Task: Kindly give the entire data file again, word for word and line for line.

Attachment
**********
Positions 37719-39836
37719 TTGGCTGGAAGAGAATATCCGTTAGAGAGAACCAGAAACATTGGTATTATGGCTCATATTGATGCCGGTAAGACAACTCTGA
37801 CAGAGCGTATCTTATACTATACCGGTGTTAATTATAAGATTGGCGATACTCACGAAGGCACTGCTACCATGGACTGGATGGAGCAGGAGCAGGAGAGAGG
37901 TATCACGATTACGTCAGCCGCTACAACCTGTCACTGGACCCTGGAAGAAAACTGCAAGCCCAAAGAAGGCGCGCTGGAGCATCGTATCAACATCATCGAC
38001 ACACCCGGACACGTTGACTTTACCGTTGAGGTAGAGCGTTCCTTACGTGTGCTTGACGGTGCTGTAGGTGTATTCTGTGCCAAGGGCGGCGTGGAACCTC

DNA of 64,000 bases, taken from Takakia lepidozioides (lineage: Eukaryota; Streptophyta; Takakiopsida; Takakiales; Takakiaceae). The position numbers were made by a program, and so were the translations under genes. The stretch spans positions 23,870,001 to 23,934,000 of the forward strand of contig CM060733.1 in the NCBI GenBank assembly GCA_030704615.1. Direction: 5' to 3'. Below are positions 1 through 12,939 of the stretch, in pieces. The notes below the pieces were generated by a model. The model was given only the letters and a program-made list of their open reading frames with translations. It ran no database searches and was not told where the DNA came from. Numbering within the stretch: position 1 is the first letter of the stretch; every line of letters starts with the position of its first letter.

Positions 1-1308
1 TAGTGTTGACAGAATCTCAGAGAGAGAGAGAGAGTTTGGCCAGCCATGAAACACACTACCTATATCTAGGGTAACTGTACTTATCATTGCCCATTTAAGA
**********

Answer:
Positions 37719-39836
37719 TTGGCTGGAAGAGAATATCCGTTAGAGAGAACCAGAAACATTGGTATTATGGCTCATATTGATGCCGGTAAGACAACTCTGA
37801 CAGAGCGTATCTTATACTATACCGGTGTTAATTATAAGATTGGCGATACTCACGAAGGCACTGCTACCATGGACTGGATGGAGCAGGAGCAGGAGAGAGG
37901 TATCACGATTACGTCAGCCGCTACAACCTGTCACTGGACCCTGGAAGAAAACTGCAAGCCCAAAGAAGGCGCGCTGGAGCATCGTATCAACATCATCGAC
38001 ACACCCGGACACGTTGACTTTACCGTTGAGGTAGAGCGTTCCTTACGTGTGCTTGACGGTGCTGTAGGTGTATTCTGTGCCAAGGGCGGCGTGGAACCTC

DNA of 64,000 bases, taken from Takakia lepidozioides (lineage: Eukaryota; Streptophyta; Takakiopsida; Takakiales; Takakiaceae). The position numbers were made by a program, and so were the translations under genes. The stretch spans positions 23,870,001 to 23,934,000 of the forward strand of contig CM060733.1 in the NCBI GenBank assembly GCA_030704615.1. Direction: 5' to 3'. Below are positions 1 through 12,939 of the stretch, in pieces. The notes below the pieces were generated by a model. The model was given only the letters and a program-made list of their open reading frames with translations. It ran no database searches and was not told where the DNA came from. Numbering within the stretch: position 1 is the first letter of the stretch; every line of letters starts with the position of its first letter.

Positions 1-1308
1 TAGTGTTGACAGAATCTCAGAGAGAGAGAGAGAGTTTGGCCAGCCATGAAACACACTACCTATATCTAGGGTAACTGTACTTATCATTGCCCATTTAAGA